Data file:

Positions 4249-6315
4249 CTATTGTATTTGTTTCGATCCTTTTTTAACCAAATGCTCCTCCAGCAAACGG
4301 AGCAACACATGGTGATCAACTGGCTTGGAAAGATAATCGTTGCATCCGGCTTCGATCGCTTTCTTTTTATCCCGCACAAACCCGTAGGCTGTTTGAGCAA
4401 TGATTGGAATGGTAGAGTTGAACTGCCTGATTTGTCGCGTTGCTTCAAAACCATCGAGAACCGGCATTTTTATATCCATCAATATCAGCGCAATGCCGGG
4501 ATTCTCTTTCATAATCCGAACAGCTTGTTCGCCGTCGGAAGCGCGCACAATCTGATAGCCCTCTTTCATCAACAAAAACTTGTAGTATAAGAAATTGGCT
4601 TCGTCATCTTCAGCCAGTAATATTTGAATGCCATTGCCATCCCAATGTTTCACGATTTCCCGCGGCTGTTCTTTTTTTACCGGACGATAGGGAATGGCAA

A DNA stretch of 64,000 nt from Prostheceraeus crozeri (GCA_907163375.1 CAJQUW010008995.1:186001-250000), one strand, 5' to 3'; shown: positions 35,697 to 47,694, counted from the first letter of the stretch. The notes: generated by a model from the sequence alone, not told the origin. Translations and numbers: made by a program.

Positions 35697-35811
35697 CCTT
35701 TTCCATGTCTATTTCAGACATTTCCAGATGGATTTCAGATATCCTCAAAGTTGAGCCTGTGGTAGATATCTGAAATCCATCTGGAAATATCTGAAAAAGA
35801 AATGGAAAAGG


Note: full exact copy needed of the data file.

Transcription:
Positions 4249-6315
4249 CTATTGTATTTGTTTCGATCCTTTTTTAACCAAATGCTCCTCCAGCAAACGG
4301 AGCAACACATGGTGATCAACTGGCTTGGAAAGATAATCGTTGCATCCGGCTTCGATCGCTTTCTTTTTATCCCGCACAAACCCGTAGGCTGTTTGAGCAA
4401 TGATTGGAATGGTAGAGTTGAACTGCCTGATTTGTCGCGTTGCTTCAAAACCATCGAGAACCGGCATTTTTATATCCATCAATATCAGCGCAATGCCGGG
4501 ATTCTCTTTCATAATCCGAACAGCTTGTTCGCCGTCGGAAGCGCGCACAATCTGATAGCCCTCTTTCATCAACAAAAACTTGTAGTATAAGAAATTGGCT
4601 TCGTCATCTTCAGCCAGTAATATTTGAATGCCATTGCCATCCCAATGTTTCACGATTTCCCGCGGCTGTTCTTTTTTTACCGGACGATAGGGAATGGCAA

A DNA stretch of 64,000 nt from Prostheceraeus crozeri (GCA_907163375.1 CAJQUW010008995.1:186001-250000), one strand, 5' to 3'; shown: positions 35,697 to 47,694, counted from the first letter of the stretch. The notes: generated by a model from the sequence alone, not told the origin. Translations and numbers: made by a program.

Positions 35697-35811
35697 CCTT
35701 TTCCATGTCTATTTCAGACATTTCCAGATGGATTTCAGATATCCTCAAAGTTGAGCCTGTGGTAGATATCTGAAATCCATCTGGAAATATCTGAAAAAGA
35801 AATGGAAAAGG